In addition to partnering with these organizations, we interviewed key movement leaders who were deeply engaged in state work beyond the marriage milestone or who had been involved in charting the post-marriage future.
Through these partnerships and conversations, we came to deeply understand the challenges facing states that have achieved the marriage milestone:
- State leaders don’t have a single, tested model for what post-marriage work looks like. So far, most states that have achieved marriage have also secured nondiscrimination protections, safe schools policies and beyond. What work remains to be done, and how do we get it done, after we’ve achieved marriage?
- No coordinated funding effort has emerged to support organizations working beyond the marriage milestone. Like state leaders, funders are still wrestling with the question of “what’s next?” in states that have secured a host of legal protections for LGBTQ people.
- Major donor and grassroots funding is more difficult without a galvanizing issue like marriage. How do we engage individual donors at every level in supporting the work that remains to be done after marriage?
- State organizations must learn new ways to partner and collaborate as post-marriage work is increasingly understood as intersectional in nature, responding to the needs of those who live at the intersections of class, race, immigration status and beyond.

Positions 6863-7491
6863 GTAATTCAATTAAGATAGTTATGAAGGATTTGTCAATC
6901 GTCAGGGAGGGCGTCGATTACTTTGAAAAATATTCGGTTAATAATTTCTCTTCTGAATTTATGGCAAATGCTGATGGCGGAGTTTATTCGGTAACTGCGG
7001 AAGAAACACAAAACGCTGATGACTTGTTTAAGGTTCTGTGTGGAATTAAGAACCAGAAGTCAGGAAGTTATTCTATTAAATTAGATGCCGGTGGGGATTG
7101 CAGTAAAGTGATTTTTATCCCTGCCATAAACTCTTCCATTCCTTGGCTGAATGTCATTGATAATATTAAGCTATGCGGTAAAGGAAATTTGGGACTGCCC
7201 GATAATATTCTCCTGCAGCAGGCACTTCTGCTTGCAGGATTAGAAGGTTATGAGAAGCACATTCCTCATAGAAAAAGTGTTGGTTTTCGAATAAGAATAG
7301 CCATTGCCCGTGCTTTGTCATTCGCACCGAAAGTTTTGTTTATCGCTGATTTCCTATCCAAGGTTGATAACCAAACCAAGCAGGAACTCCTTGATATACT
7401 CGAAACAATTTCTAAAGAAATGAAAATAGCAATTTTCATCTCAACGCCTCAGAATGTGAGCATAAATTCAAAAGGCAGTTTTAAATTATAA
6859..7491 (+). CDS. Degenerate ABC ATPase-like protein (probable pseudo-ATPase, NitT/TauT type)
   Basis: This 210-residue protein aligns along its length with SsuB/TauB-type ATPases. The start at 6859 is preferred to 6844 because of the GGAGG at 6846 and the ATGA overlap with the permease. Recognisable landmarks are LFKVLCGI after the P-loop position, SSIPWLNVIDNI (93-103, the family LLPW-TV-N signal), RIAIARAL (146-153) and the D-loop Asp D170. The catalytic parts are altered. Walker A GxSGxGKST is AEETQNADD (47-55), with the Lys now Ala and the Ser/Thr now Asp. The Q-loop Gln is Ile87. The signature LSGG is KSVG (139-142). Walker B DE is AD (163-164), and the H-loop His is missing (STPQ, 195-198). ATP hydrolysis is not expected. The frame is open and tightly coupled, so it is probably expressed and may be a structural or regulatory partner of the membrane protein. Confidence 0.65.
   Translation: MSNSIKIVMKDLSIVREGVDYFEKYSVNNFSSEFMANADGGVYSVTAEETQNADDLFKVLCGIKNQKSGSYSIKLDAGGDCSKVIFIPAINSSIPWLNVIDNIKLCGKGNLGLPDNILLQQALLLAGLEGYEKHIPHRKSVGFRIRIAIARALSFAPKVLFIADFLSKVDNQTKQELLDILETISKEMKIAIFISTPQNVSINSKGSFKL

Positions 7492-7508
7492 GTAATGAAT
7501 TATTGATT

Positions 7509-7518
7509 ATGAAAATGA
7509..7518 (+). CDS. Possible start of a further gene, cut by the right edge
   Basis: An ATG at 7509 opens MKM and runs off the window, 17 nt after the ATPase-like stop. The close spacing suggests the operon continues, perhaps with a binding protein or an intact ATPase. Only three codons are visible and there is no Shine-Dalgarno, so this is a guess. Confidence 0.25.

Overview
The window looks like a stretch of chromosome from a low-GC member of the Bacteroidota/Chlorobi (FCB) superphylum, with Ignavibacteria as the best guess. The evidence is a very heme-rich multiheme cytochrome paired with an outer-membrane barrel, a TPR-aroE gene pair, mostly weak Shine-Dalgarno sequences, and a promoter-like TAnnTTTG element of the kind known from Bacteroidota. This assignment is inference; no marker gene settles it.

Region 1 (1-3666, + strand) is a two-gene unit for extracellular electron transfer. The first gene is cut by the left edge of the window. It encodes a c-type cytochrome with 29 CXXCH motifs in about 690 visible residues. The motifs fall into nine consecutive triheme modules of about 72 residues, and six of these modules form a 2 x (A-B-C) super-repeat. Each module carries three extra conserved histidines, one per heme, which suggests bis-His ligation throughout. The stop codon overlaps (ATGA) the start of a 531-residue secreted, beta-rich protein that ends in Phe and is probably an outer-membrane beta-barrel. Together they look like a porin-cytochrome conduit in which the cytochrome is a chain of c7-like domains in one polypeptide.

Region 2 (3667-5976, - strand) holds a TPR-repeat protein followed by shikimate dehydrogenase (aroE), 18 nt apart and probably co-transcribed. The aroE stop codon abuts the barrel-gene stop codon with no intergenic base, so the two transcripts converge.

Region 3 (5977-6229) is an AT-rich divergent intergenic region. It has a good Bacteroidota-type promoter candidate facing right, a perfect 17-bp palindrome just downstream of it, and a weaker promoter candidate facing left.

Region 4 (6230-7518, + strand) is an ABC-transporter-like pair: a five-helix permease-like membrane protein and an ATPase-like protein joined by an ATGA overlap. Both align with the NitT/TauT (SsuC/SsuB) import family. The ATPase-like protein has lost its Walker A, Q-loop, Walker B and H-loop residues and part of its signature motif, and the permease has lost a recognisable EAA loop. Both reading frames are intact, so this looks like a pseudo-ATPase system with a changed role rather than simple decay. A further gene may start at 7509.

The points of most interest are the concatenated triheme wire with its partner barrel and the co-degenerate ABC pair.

Given everything we’ve learned over the past year about the work and the future of organizations beyond the marriage milestone, we know one thing to be true: now is the time.
Now is the moment for statewide LGBTQ advocacy groups to plan for their work beyond marriage. From groups that are on the brink of winning to groups that will only achieve marriage as part of a federal mandate, our movement organizations must begin to grapple with big questions, have intentional conversations, both internal and external, and begin communicating with constituents about what’s next.
We recommend that organizations undertake a robust planning process that involves the board, staff and community. We recommend that each organization carefully consider the landscapes — political, social, cultural — in which they operate and work to develop and message an organizational identity that responds to everything that’s at stake. We recommend that organizations begin to adapt now for a new political reality and an uncertain funding future.
At Equality Federation, we believe that LGBTQ political power can be effectively developed, held and mobilized at a statewide level. We believe that healthy LGBTQ advocacy groups in each state make for a strong nationwide movement. We believe a strong state-based and national movement is critical to winning lasting equality — including but not limited to marriage.
If we want a strong movement the ensures lasting equality, we need strong LGBTQ organizations that keep working and thriving after winning marriage. Let’s use this historic moment as an opportunity to refocus the discussion on lived equality and true freedom for everyone in our community.
See the full report at the Equality Federation website.